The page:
Chicago Theatre Week

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Beginning on February 11 is… (drum roll please)… Chicago Theatre Week! This event runs through February 21, and is a great way to experience the diversity of the performing arts in the Chicago area.

With more than 50 shows per day in multiple locations all across Chicago, the eleven-day event is a great way to get away, catch up with old acquaintances, or spend time with friends and family! A full list of performances and dates can be found here.

And if that’s not enough for you, Loyola’s annual dance recital will be featured as part of this city-wide event! Starting on February 11 and running until February 14, Classical (R)evolution, which plans to explore mankind’s cultural metamorphosis, will be performed right on the Lakeshore Campus at Mullady Theatre! You can purchase tickets for the event here or by visiting the Mundelein Info Desk between 1:00PM-6:00PM this week!

Posted on by Johnathan Folino in Dance, Theatre, Around Town, Around Campus, Weekend Update, General, Get Involved Leave a comment

The Evolution of Dance up to Loyola’s Classical (R)evolution

As the first true “YouTube” generation, it’s interesting to see just how many major epochs in our internet history revolve around dance. The Evolution of Dance was the most viewed video for the longest time (until we all were Psy-ched out), the good folks from the Cali Swag District taught us how to dougie, and now we know what it means when that hotline bling. Needless to say, dance has permeated every part our lives, and now Loyola’s dance majors are staging a performance that traces dance throughout the time and across cultures. The Classical (R)evolution Annual Dance Concert will be staged in the Kathleen Mullady Theatre from February 12-14, and to prepare for that amazing experience, I invite you to learn about the history of dance in the scariest of times: the time BEFORE YouTube. Stay calm, this will be over soon.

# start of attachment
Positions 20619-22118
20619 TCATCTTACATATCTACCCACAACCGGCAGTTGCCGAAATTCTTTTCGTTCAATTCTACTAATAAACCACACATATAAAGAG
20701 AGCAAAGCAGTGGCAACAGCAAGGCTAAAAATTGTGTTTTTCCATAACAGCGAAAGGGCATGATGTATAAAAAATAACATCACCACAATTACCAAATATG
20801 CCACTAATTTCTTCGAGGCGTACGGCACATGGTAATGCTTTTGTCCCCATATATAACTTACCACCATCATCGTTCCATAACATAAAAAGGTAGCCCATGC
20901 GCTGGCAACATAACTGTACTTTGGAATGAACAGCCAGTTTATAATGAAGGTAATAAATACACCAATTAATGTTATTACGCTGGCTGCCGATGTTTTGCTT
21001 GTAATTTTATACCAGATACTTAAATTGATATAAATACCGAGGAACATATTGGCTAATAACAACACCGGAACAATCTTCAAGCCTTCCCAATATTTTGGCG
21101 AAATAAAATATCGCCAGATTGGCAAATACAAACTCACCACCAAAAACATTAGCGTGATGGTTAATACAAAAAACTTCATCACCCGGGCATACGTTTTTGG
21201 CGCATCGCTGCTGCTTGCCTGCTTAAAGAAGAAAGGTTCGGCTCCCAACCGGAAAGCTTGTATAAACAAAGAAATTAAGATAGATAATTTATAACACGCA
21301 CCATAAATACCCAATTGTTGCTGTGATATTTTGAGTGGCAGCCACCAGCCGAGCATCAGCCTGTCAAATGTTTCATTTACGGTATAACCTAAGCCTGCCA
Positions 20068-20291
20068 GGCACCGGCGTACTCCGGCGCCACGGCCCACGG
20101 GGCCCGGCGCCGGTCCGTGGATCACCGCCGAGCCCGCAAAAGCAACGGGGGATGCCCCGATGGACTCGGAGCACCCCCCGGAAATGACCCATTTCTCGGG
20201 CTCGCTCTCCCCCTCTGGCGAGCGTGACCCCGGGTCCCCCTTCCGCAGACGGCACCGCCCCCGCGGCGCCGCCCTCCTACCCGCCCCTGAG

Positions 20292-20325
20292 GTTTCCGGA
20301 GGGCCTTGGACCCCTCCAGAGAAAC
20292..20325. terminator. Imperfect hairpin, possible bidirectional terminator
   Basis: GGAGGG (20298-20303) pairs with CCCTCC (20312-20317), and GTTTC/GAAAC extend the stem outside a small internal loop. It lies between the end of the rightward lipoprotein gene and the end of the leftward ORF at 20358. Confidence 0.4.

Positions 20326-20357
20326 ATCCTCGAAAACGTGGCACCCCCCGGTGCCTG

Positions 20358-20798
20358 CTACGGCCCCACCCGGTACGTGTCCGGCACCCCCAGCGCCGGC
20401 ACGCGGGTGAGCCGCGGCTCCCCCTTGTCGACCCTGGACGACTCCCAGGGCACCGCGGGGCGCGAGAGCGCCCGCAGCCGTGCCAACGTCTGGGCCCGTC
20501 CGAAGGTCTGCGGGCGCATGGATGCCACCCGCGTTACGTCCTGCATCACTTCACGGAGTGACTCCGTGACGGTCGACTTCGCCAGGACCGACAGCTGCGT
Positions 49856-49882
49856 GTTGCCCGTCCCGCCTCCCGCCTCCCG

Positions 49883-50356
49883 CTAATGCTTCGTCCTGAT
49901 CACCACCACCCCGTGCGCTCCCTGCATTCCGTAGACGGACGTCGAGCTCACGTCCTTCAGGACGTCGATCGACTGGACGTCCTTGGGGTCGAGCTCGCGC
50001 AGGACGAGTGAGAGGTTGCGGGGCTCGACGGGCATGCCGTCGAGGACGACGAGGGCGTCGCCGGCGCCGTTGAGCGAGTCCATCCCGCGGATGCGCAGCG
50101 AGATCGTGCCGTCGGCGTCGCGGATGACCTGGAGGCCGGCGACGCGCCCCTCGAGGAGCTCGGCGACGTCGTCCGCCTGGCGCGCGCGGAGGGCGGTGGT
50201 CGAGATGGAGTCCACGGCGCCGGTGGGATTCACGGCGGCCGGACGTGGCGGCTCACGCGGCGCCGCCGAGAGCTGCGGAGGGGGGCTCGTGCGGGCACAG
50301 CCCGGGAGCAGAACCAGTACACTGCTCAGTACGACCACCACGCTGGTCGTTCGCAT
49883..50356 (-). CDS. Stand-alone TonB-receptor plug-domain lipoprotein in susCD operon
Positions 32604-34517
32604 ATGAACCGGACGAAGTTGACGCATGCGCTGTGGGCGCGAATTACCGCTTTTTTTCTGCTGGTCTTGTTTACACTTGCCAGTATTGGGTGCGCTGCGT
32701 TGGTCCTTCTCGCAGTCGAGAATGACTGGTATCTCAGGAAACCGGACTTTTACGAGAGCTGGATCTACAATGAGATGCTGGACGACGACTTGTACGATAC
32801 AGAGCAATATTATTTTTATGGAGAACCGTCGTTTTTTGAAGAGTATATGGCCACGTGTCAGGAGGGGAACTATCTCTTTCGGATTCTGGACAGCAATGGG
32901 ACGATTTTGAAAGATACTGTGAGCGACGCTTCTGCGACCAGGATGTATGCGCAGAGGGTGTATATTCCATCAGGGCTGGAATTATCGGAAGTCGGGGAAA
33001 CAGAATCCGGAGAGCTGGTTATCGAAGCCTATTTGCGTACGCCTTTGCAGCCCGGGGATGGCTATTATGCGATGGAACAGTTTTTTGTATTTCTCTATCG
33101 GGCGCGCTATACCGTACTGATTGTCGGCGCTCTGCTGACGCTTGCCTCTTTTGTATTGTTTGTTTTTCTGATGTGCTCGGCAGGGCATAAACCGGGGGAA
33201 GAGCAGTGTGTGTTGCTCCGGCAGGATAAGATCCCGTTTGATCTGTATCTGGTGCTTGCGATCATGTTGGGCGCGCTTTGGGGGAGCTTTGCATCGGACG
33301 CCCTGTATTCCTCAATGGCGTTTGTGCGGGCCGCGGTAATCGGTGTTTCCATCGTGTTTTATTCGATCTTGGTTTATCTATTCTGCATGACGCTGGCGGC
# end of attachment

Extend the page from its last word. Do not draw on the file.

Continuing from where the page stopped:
First off, we must travel to Ancient Greece. Sure, the time period is best known for theatre and playwrights like the great Homer, but dance played a pivotal role in the culture as well. It came to Greece most likely from cultural exchange with Crete, and became a tell-tale sign of beauty and refinement among the Greeks. Dancers were integral to religious rites, but as people’s skill in the medium advanced, it found its way into other facets of society. In theatrical plays, the Chorus would typically dance during their performances. That being said, it didn’t stop people from dancing during Bacchanalian festivals either! Essentially, the Greek dance form had few set standards, as it was seen as an auxiliary piece to other art forms. But the seeds of today’s dance are sowed in those Greek plays.

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Posted on by Kyle Jenkins in General, Blog Series Leave a comment

Trifecta Interviews

  
Loyola University Chicago is proud to present Trifecta! Opening February 25, this gallery features original artwork by new faculty members Noritaka MinamiBetsy Odom, and Rafael E. Vera. The Department of Fine and Performing Arts (DFPA) sat down with these three accomplished artists  for an inside look at their work, what inspires them, and what to expect in the upcoming gallery. Click the names below to access their full interviews!

Noritaka Minami is a Chicago-based artist who works as an Assistant Professor of Photography at Loyola. After graduating from the University of California, Berkley and earning a degree in Art Practice and Asian American Studies, he began working and teaching photography across the U.S, including Harvard University, Wellesley College, UC Berkley, and UC Irvine.

Betsy Odom works with materials to create art which reflect her personal experiences or society’s hidden agendas. Her talents lie in creating serious pieces while integrating humor through various forms of media, including leather tooling, woodworking, airbrushing, ceramics, and metalworking.

Rafael E. Vera is an accomplished artist with a degree from the Art Institute of Chicago, where he was also a recipient of the Edward L. Ryerson Fellowship Award. Much of his work incorporates two and three-dimensional elements and emphasizes the importance of the idea that absence of material can create a piece of art that makes one question the transitionary phase.

Posted on by Halligan Kilroy in Visual Arts, Around Campus, Faculty News, Free Leave a comment